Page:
Letter from Leeds

In search of identity

It’s 2 AM. A weird noise is coming from the kitchen. I wake up and go and check. 4 AM. It is too hot in my room. Grasping for some fresh air, I open the window. Tweet tweet tweet. Tweet tweet tweet. Should I check my Twitter account? No, the accumulation of news about COVID 19 is kidnapping my feed. Tweet tweet tweet. Birds! Real birds in the city centre of Leeds, now taking over the city of around a million of us, urban dwellers. Breathing the utterly fresh air from my window, I look at the street. An overturned trash can is saying hi to me for a third consecutive day. Why does no one bother to leave their flat and pick it up? Trash can require the public, these days it has none. A metro train in the distance is crying – apart from essential workers (thank you NHS workers!), it has an even smaller public than the trash can outside my flat.

It’s 5 AM and after a long struggle, I manage to fall asleep. The odd noise of the central heating wakes me up after a while, as I pay extra attention to sounds around me – staying alone in my 5-bedroom flat is rather scary. I put my worn-out trainers on and go for a run. The University of Leeds, my home for almost a second year now, looks rather empty – apart from some occasional internationals – the campus has no public.

In the field of urban geography, we tend not to define what a city is. What is Leeds? Is it a location on the map? Where does it end? Does it end where the suburbs start or when you reach Yorkshire Dales – but wait, also the landscape of the latter is occupied with daily visitors from Leeds, why is it, too, not Leeds then? Or maybe Leeds are the shouts of loud students from the Hyde Park area, wild sex in a student flat, a daily prayer at one of the many mosques in the city, or a drag show at the famous nightclub the Viaduct? Or maybe the morning rush hour at the Kirkgate market where you can get anything, from Caribbean Mofongo to fresh fish from the east coast. Or is Leeds the businessmen pretending to work in London, or is it the edgy artists trying to copy Manchester’s brutality but not really grasping it? Or is it the old souls that pretend to look for the historical spirit of York? Leeds is postmodern. It is in search of its identity. And that is why I love it. It tries to be everything – London, Manchester and York at the same time, but is authentic in its own, unknown way. Whilst visiting me, a friend once said: “You know, it doesn’t hit you immediately, like Liverpool. But you start deeply appreciating Leeds after a while.” Exactly, the diverse public makes living in Leeds really “edgy”.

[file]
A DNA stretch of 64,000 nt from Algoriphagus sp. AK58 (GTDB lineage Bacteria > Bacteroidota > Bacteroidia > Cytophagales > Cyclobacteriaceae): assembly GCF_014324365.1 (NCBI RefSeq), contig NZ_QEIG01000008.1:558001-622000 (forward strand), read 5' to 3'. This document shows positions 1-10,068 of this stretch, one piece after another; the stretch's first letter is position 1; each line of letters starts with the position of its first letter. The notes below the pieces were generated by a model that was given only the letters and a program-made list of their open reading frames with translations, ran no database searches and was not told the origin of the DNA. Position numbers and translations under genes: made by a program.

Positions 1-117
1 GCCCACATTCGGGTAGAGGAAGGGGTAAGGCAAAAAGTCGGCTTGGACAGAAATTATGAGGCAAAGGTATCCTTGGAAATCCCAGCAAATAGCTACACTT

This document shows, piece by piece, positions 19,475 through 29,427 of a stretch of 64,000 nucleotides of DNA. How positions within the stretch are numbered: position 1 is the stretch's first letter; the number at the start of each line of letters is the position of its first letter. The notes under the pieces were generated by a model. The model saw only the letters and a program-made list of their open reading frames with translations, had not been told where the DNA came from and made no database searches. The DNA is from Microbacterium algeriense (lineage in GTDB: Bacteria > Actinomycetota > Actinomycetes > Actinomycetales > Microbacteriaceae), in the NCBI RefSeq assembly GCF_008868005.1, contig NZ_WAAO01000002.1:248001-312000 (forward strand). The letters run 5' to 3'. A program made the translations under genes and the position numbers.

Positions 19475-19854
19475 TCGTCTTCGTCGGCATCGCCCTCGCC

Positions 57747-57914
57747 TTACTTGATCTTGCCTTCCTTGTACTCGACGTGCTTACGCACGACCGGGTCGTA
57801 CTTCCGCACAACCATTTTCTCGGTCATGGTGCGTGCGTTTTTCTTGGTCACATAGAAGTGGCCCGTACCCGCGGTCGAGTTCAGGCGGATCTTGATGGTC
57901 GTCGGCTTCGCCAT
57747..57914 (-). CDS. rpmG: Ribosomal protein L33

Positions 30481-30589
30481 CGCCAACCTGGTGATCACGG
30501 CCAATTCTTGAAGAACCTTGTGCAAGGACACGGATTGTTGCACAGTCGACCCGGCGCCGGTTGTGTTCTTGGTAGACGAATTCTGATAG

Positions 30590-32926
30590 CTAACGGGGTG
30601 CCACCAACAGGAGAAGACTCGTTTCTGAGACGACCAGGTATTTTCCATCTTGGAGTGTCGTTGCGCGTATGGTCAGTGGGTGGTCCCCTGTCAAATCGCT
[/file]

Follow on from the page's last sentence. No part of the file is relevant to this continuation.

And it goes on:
But this public must meet. It needs public space, all the buses, busy streets, the University, a club, a mosque! Without public space the public does not exist – it is irrelevant. Now, during the lockdown, I sit by my window, wondering how people meet to fuck. How people pray. Where do they get weed from? How can they draw graffiti? It feels as though Leeds has been robbed. Out of its own public. Does Leeds even exist now? Or is it only individual houses, individuals, confined to their online space and bedrooms? I return from the jog and I really need to pee. I flush the toilet – how many people flushed the toilet at the same time in Leeds? Must be a lot. I think – is the sewerage system the only public space that is still used by all of us? I am hungry and I use Uber Eats. The driver delivers my salad and leaves it in front of my door – social distancing. My best friend sends me a selfie from her flat in Leeds. My boyfriend calls me and we talk about our traditional meal at Spoons whenever he visits me. It is 8 PM and people go outside and clap for the NHS workers.

Leeds still has a public. It still exists, I imagine. Maybe, when all of this is over, I will go out and draw my own graffiti, saying “Thank you, Leeds!”.

I am now going to bed, knowing I won’t sleep. Now, when streets are empty, you see the brutality of big cities, also you, Leeds. How many homeless people? At the beginning of this letter, I noted that the overturned trash can outside my house had no public anymore. I regret saying that. It was probably overturned because of the young mother desperately searching for some food or other essentials that students left when fleeing the city. I am hungry and I ran out of bread – it is almost midnight, and I go to the local 24-h Coop. Probably my peer will approach me and ask me for some money – I wonder… Even if he coughs, he will never get tested for COVID 19. Leeds, and England in general, forgot about him years ago, why would they care about him now? The Anglo-Saxon hyper-capitalism, the British reality, is failing Leeds. Oh, if only it was a city-state, I would gladly be its citizen. For now, I am just a resident in Leeds, an EU student in post-Brexit Britain. Yes, Brexit is still a thing.

Stay safe and healthy. Lots of love from the postmodern Leeds.

Tilen Kolar



About Tilen

Economics and Geography student at the University of Leeds, Laidlaw research scholar, Young researcher at the Queer Memorials project, young diplomat. Interested in urban, queer and art geography, loves poetry and performance. Youth leader at CET Platform Society.

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